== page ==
Results

Demographic characteristics

CHD group: age ranges from 47 to 68 years, with average age of 52.78 ± 10.39 years old, including 76 males and 61 females. Control group: age ranges from 46–67 years, with average age of 52.66 ± 10.32 years old, including 78 males and 60 females. The age and gender of the two groups were comparable (P > 0.05). The BMI, TC, LDL-C, TG, and FBG levels of the SAP group, UAP group and AMI group were significantly higher than those of the control group, and the number of patients with smoking, alcohol consumption, hypertension, and diabetes history was significantly more than that of the control group, respectively (P < 0.05). The level of HDL-C of each subgroup was significantly lower than the control group (P < 0.05). The above indicators showed no significant difference among three subgroups (P > 0.05). See Table 1.

Table 1 Comparison of demographic characteristics between groups

Comparison of Homer 1, SAH, Hcy, FGF 23 levels between different subgroups

The levels of serum SAH, Hcy, FGF23 and Homer1 in the SAP group, UAP group and AMI group were significantly higher than those in the control group (P < 0.05, respectively). Serum SAH, Hcy, Homer1, FGF23 levels in SAP group and UAP group were significantly lower than those in AMI group (P < 0.05, respectively), and serum SAH, Hcy, FGF23, Homer1 levels in SAP group were significantly lower than UAP group (P < 0.05, respectively). See Table 2.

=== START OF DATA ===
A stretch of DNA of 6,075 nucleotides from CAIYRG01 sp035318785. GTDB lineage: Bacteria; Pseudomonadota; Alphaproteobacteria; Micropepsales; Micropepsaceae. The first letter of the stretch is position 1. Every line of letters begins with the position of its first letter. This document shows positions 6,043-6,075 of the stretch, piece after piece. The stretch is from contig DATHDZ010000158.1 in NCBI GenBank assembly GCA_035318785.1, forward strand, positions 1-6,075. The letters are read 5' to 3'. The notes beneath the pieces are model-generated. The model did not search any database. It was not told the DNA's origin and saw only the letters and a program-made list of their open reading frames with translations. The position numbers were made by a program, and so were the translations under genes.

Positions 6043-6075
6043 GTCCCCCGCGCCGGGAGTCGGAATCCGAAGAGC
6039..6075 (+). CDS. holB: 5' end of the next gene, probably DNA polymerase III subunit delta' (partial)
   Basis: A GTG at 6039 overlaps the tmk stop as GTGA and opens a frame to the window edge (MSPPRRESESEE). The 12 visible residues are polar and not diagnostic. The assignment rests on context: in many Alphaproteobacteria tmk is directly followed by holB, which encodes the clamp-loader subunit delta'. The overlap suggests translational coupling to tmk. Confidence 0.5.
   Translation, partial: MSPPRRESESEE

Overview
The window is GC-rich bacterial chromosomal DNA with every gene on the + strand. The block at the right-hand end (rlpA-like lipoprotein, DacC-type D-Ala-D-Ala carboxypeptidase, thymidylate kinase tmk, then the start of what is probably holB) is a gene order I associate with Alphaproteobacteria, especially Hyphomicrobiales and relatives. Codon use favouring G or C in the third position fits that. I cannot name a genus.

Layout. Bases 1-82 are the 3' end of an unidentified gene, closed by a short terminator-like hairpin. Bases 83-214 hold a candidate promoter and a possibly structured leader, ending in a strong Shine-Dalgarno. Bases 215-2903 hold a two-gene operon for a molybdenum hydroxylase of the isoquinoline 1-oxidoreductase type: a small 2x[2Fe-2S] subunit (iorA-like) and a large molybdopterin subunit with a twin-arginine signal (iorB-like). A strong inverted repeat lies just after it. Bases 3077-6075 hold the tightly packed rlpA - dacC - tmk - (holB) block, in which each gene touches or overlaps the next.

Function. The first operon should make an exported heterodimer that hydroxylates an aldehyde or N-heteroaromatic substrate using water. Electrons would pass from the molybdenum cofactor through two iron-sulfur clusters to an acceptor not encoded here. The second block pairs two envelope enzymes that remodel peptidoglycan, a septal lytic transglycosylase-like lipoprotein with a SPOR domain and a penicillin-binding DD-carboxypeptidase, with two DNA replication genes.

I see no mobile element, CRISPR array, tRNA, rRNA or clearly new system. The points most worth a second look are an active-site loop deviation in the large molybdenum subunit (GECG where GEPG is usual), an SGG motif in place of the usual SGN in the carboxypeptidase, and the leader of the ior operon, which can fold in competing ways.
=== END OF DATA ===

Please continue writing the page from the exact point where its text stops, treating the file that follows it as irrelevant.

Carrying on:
Table 2 Comparison of serum levels of Homer1, SAH, Hcy and FGF23 among different subgroups

Correlation analysis between serum Homer1, FGF23, SAH, and Hcy levels and Gensini score

Spearman correlation analysis showed that serum levels of HOMER1, FGF23, SAH and Hcy were positively correlated with Gensini score (r = 0.376, 0.623, 0.291, 0.372, P < 0.01, respectively). See Table 3.

Table 3 Univariate unconditional logistic regression analysis of coronary heart disease risk factors

Univariate and multivariate unconditional Logistic regression analysis of risk factors

Age, gender and other influencing factors that may be potential correlated with the main risk factors for CVD have been adjusted before logistic regreesion. With the presence of CHD as the dependent variable, the above clinical data and serum Homer1, FGF23, SAH, and Hcy levels were used as independent variables. The results of multivariate logistic regression analysis showed that smoking, hypertension, diabetes, alcohol consumption, obesity, HDL-C, FGF23, SAH, Hcy, Homer1 were risk factors for coronary heart disease (Table 4).

Table 4 Multivariate unconditional Logistic regression analysis of coronary heart disease risk factors

Discussion